Tim Bartik and Brad Hershbein respond to NYT op-ed on the value of college education for people from low income backgrounds

Friday, May 18th, 2018

COLLEGE IS WORTH IT FOR PERSONS FROM LOW-INCOME BACKGROUNDS

College by itself is not “the solution” to income inequality problems, but the career earnings returns to college are still quite high for many disadvantaged groups

By Timothy J. Bartik and Brad Hershbein, Senior Economist and Economist, W.E. Upjohn Institute for Employment Research

In a New York Times op-ed on May 17, Boston University journalism professor Ellen Ruppel Shell cited our research on the career earnings returns to college for individuals who grew up in families of different incomes. The op-ed draws the wrong conclusions from our research and omits some of our most crucial findings.

The op-ed is entitled “College May Not Be Worth It Anymore”. The New York Times’ sub-head promoting the op-ed says, “For the poor, higher education may hurt more than it helps.”

In contrast, our research finds that the earnings returns to college are still high for many lower-income and disadvantaged groups. While college may not do as much to reduce income inequality as some might hope, the poor and racial minorities still benefit a great deal from completing college.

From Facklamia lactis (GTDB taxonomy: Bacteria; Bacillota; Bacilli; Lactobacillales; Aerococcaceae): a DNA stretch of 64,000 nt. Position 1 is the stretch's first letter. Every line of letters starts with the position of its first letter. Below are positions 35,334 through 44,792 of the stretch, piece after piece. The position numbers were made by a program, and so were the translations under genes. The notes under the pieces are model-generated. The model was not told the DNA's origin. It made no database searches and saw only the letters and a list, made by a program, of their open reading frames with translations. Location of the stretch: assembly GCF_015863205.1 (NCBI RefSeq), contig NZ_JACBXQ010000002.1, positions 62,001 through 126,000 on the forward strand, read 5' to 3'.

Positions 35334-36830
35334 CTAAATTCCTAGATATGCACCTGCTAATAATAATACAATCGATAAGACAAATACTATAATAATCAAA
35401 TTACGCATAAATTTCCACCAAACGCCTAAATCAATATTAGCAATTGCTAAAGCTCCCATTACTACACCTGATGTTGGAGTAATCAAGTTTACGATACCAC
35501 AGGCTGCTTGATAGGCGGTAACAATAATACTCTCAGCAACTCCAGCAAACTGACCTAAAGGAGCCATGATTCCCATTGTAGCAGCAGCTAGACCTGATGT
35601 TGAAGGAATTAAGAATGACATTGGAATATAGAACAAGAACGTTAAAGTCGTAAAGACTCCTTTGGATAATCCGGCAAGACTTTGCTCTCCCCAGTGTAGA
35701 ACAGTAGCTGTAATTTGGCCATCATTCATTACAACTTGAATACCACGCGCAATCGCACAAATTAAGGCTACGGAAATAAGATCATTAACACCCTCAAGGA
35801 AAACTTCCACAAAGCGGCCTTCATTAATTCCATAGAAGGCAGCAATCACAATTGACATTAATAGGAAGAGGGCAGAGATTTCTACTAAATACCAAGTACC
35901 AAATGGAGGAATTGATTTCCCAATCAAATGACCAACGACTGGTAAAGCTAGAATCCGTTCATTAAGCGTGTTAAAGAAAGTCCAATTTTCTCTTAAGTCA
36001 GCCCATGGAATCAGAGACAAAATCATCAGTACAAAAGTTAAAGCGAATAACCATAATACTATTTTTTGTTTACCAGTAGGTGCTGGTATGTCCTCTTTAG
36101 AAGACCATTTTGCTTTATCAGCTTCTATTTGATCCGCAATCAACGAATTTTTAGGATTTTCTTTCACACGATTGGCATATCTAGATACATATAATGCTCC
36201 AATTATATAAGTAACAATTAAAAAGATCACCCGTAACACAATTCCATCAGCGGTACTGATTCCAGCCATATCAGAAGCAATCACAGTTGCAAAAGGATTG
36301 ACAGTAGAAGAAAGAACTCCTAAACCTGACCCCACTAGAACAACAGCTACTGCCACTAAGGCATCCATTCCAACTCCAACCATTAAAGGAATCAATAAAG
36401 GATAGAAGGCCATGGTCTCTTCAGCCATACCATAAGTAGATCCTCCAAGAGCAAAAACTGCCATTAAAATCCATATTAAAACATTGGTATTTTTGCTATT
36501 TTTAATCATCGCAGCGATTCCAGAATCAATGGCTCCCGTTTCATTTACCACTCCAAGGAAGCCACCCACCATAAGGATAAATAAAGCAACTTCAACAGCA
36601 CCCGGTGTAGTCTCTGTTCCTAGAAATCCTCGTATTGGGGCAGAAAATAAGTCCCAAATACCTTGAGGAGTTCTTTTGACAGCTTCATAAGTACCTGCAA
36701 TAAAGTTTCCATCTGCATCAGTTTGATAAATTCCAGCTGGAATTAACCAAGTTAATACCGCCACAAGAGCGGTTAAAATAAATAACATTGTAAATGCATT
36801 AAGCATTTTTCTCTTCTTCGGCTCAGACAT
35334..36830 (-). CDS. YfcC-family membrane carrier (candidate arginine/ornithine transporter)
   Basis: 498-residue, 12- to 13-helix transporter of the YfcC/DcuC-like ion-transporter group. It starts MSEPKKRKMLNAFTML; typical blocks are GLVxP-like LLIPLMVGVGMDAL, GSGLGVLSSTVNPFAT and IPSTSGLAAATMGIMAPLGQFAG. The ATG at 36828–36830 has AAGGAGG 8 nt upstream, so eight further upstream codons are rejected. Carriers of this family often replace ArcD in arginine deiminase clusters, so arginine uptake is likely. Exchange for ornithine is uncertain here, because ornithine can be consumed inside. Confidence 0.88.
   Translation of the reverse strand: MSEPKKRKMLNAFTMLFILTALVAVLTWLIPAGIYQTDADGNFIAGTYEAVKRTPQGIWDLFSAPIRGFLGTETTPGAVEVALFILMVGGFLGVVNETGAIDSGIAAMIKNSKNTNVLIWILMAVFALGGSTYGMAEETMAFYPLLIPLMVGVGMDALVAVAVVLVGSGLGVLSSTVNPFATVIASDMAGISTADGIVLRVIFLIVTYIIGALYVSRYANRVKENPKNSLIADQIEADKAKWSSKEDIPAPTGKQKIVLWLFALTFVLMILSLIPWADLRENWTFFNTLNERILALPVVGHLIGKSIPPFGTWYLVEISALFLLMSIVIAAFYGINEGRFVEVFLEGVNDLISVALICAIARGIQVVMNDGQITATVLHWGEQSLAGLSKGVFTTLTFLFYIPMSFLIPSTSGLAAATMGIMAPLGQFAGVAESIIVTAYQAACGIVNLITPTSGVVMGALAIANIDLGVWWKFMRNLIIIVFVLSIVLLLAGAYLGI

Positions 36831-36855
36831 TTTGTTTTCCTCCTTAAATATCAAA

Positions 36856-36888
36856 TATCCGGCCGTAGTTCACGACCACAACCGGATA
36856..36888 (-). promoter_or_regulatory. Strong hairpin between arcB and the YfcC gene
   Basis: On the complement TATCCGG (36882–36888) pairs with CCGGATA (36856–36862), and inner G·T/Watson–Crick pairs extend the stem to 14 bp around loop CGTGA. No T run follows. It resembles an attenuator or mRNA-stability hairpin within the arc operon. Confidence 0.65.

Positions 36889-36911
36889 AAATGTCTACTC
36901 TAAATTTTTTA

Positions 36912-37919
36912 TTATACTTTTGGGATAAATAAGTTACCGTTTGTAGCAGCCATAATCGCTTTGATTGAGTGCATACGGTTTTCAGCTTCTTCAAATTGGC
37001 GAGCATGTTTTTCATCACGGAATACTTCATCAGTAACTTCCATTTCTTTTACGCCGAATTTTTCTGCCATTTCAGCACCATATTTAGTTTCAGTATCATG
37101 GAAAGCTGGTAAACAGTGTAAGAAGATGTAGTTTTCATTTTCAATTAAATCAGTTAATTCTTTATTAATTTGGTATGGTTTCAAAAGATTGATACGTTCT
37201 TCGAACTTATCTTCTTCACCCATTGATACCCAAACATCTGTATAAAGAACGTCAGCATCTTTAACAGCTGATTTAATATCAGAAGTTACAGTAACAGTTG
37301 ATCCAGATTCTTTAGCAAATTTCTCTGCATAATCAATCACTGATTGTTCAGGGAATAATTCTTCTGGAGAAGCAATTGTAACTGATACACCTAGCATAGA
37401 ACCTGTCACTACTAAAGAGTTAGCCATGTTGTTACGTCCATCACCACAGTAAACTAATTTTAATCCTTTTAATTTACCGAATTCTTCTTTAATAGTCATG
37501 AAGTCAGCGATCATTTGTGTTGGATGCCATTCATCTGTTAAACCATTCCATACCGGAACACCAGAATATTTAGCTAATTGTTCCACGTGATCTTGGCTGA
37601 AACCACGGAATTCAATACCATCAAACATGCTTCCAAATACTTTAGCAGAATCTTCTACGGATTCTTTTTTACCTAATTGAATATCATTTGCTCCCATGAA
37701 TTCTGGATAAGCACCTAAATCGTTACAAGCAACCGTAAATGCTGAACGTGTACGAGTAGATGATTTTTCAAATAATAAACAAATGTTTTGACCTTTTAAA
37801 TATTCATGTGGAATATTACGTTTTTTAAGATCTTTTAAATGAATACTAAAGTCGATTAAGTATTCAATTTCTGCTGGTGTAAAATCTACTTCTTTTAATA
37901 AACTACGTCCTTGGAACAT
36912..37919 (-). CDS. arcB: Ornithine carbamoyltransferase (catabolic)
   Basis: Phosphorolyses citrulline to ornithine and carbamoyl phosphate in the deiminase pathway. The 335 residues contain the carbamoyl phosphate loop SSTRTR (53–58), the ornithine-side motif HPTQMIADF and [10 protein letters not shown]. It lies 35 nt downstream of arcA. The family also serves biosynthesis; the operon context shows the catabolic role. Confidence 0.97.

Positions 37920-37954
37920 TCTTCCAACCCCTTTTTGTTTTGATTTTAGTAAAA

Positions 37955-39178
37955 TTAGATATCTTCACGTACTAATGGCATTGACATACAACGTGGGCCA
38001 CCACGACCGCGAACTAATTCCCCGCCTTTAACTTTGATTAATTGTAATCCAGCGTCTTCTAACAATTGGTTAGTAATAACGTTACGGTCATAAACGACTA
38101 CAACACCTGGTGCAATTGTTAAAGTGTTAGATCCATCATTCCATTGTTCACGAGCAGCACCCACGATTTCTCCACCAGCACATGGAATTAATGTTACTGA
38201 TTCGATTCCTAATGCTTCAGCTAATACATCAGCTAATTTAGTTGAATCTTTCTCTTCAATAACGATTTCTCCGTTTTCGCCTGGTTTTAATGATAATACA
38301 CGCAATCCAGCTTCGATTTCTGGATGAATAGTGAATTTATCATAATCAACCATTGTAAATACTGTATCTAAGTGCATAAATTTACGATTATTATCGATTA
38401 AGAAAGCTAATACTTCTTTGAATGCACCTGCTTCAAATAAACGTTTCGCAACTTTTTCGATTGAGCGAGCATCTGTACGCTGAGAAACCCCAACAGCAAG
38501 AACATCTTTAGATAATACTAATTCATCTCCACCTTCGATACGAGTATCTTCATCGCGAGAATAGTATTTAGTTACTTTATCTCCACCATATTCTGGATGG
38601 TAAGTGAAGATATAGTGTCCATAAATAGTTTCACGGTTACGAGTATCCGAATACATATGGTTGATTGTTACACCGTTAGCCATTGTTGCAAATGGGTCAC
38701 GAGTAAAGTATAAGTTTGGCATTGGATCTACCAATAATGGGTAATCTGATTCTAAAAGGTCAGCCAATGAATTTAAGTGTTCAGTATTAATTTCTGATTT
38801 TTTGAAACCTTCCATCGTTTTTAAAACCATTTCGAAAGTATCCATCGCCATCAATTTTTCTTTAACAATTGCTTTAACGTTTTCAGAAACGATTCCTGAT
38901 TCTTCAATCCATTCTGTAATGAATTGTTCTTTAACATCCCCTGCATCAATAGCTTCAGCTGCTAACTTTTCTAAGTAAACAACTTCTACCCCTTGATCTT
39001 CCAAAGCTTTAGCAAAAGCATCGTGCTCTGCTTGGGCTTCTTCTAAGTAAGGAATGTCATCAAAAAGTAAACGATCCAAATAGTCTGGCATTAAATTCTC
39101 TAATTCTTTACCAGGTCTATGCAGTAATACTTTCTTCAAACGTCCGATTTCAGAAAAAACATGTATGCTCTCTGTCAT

There also are some other misinterpretations of our research in the op-ed. First, the op-ed cites our research as looking at the poor versus the non-poor, whereas our focus is below and above 185% of the poverty line. Second, the op-ed cites some of our findings as applying to males, whereas the cited findings include both genders. Third, the op-ed appears to rely on a February 19, 2016 article that Brad Hershbein wrote for Brookings at an early stage of our research, that used quadratic earnings equations to calculate career earnings. We have since refined the numbers to look at actual earnings for different age ranges, which is a better method, and get different and more accurate career earnings projections.  Curiously, Professor Snell uses a quote from our 2016 Upjohn Institute newsletter article, by which time we were already using the updated numbers, but does not then use the updated numbers.

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